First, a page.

Jim Carville, the Democratic political consultant who cashed in years ago to become a walking and talking caricature of himself, called New Mexico Gov. Bill Richardson a “Judas” over the weekend because the one-time Presidential candidate and former Bill Clinton appointee had the gall to endorse Barack Obama for the party’s Presidential nomination.
Over in the Obama camp, a retired general compared Bill Clinton to Joe McCarthy because the former President suggested that only his wife and presumptive Republican nominee John McCain love their country.
Strap in boys and girls. The dirt is flying and everybody gets smeared.
Politics is a dirty business and the goal is to win at any cost. That means each side will throw generous amounts of mud at their opponents, hope some of it sticks, and then claim they are clean while everyone else is not.
The emails that float in over our electronic transom daily decry the “gutter” level of politics but such cries of anguish forget that political contests have long been endless exercises of insults, taunts and mud.
When Alexander Hamilton squared off against Thomas Jefferson in a bitter and contentious race for President, Hamilton told Jefferson in a debate that “while President Washington was the father of our great nation, you sir are the father of the mulatto race.”
In another debate, Jefferson brought up some unpleasant rumors about Hamilton’s sexual preferences and Hamilton snapped: “That sir is a topic that gentlemen do not discuss.”
Replied Jefferson: “Sir, if we had gentleman in government we would have no place for politics.”
The English long ago perfected the art of dirty politics.
British political leaders Benjamin Disraeli and William Gladstone hated each other — personally, professionally and politically.
An example during a debate in Parliament:
Gladstone: “You sir, shall die on the gallows or of venereal disease.”
Disreali: “That, sir, depends on whether I embrace your principles…or your mistress.”
I’d like to sit here and claim that I, as a journalist, am above such dirty tricks.
Sadly, I cannot. In the 1980s, I took a break from journalism and crossed over to the dark side of politics, working in a number of campaigns. My first came in 1982 when legendary political consultant Eddie Mahe offered a job to work on the re-election campaign of Congressman Manuel Lujan Jr. of New Mexico.
Lujan came close to losing his seat in 1980, eking out a 50.1 percent win over political newcomer Bill Richardson (yes, the same Bill Richardson who is now governor). Mahe’s instructions were simple: “This is going to be a tough campaign,” he said. “Do what it takes to win.”
In researching past campaigns, we discovered that Lujan — whose family settled in New Mexico in the 1600s — had never carried the Spanish speaking South Valley of Albuquerue. The Valley was heavily Mexican and they voted a straight Democratic ticket. Polls showed that many thought Lujan was a Democrat.
Jan Hartke, New Mexico’s state treasurer and son of former Indiana Senator Vance Hartke, opposed Lujan in 1982. Polls showed him ahead of the incumbent. The blond-haired, handsome Hartke built a strong campaign. Past election results said the South Valley vote could make the difference.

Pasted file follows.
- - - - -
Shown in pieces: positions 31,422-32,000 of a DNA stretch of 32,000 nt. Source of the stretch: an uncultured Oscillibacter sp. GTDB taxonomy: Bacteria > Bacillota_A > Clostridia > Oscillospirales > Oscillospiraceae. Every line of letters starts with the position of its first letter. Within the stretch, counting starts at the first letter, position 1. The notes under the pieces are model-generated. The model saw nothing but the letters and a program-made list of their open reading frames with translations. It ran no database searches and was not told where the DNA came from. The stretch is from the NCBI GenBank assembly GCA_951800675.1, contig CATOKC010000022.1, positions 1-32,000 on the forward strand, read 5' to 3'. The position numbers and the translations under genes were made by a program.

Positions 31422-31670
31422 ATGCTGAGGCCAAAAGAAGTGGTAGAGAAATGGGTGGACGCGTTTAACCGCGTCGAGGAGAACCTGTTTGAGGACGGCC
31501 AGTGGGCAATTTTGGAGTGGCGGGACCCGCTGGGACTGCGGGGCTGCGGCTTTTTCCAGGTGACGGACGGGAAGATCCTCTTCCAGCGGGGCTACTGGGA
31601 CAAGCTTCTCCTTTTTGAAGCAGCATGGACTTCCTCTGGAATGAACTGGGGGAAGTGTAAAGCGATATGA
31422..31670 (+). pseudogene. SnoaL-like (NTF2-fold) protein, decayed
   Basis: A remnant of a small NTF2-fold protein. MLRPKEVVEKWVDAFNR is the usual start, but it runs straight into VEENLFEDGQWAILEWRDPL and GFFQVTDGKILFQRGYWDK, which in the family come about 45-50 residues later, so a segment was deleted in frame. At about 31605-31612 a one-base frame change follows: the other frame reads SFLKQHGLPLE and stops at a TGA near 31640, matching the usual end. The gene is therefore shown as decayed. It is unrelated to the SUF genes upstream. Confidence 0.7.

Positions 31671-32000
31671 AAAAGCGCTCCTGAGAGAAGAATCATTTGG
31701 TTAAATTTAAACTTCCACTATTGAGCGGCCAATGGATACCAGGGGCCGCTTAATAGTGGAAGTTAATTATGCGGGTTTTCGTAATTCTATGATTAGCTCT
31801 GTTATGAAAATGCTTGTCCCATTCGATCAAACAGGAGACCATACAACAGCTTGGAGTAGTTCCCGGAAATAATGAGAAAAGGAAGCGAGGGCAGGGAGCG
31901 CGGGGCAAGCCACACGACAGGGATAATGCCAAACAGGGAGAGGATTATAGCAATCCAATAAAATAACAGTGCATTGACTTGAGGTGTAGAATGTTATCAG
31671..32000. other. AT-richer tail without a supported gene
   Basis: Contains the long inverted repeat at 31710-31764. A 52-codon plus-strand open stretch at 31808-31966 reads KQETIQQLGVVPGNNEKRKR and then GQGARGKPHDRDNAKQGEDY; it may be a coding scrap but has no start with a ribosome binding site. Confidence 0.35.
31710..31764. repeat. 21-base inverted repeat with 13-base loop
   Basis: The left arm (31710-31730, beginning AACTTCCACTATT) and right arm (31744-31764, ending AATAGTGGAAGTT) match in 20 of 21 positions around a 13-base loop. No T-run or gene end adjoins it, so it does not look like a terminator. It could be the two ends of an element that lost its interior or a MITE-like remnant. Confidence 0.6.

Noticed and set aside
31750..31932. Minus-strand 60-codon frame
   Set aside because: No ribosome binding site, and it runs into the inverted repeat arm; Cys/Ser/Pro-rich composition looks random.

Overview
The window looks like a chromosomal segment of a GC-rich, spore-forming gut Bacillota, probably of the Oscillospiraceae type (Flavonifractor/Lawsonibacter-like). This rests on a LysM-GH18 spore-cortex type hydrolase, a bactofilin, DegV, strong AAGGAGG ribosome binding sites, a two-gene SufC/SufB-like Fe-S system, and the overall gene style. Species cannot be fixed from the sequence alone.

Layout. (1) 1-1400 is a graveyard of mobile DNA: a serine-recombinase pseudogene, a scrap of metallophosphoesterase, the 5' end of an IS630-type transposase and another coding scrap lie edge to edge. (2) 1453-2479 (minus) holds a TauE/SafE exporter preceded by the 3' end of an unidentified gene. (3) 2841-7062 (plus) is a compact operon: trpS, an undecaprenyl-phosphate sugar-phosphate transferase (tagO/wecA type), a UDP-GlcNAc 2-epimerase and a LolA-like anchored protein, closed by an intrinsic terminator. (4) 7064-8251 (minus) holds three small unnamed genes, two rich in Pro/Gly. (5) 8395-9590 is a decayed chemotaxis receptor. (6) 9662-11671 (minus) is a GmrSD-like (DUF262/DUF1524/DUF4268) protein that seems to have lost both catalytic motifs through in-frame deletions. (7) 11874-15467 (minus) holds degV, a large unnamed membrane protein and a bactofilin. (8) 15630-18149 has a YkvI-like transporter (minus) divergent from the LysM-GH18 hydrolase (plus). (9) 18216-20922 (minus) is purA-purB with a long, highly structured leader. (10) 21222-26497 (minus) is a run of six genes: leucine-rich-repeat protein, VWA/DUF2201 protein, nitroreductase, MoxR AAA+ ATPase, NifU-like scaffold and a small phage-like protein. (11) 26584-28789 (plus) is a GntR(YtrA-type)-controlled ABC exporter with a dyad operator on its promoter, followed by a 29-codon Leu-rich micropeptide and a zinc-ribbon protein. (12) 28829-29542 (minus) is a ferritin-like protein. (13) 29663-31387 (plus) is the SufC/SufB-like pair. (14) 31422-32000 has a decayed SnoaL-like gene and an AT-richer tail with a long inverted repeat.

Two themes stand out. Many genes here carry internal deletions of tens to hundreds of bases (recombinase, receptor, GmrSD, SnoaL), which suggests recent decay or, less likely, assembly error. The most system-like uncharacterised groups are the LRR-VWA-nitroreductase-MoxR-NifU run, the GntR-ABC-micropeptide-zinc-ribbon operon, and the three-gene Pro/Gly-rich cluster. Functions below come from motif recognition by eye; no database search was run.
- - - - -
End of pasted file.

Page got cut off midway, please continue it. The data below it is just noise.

So, on the weekend before the election, residents of the South Valley woke up to find cards hanging on their door. A photo of Hartke graced the front with the question: “How do you say ‘Hartke’ in Spanish?” On the flip side, the answer said: “Gringo,” followed by detailed instructions, in Spanish, on how to cross over and pull the lever for Lujan in the voting booth. The card didn’t ask them to vote for any other Republicans on the ballot — just Lujan.
Hartke claimed the stunt was dirty politics but the disclaimer on the card said it was an independent effort paid for by a city car dealer and the Lujan campaign disavowed all knowledge of the event. The Albuquerque media had a policy in those days of not giving news coverage to any last minute attacks or claims so the issue never made the papers or the local newscasts.
Lujan carried the South Valley and the election. Hartke, deep in debt, left New Mexico and moved to the Washington area to practice law with his brother. Lujan served in Congress until his retirement in 1988 and later became Interior Secretary. I went on to work in other campaigns, then spent five years running the largest political action committee in the country (for the National Association of Realtors) before returning to journalism.
Stashed away in a box in a storage area of our home is a collection of materials from the New Mexico campaign, including a faded yellow legal pad with a drawing of the door card for that last minute stunt to sway the voters of the South Valley of Albuquerque — part of a plan that I laid out in a motel room two weeks before the election and handed to that car dealer.
Today, 26 years later, I look back on that period with neither pride nor satisfaction. Like so many who worked in politics then and do so now — I simply checked my ethics at the door and did what it took to win.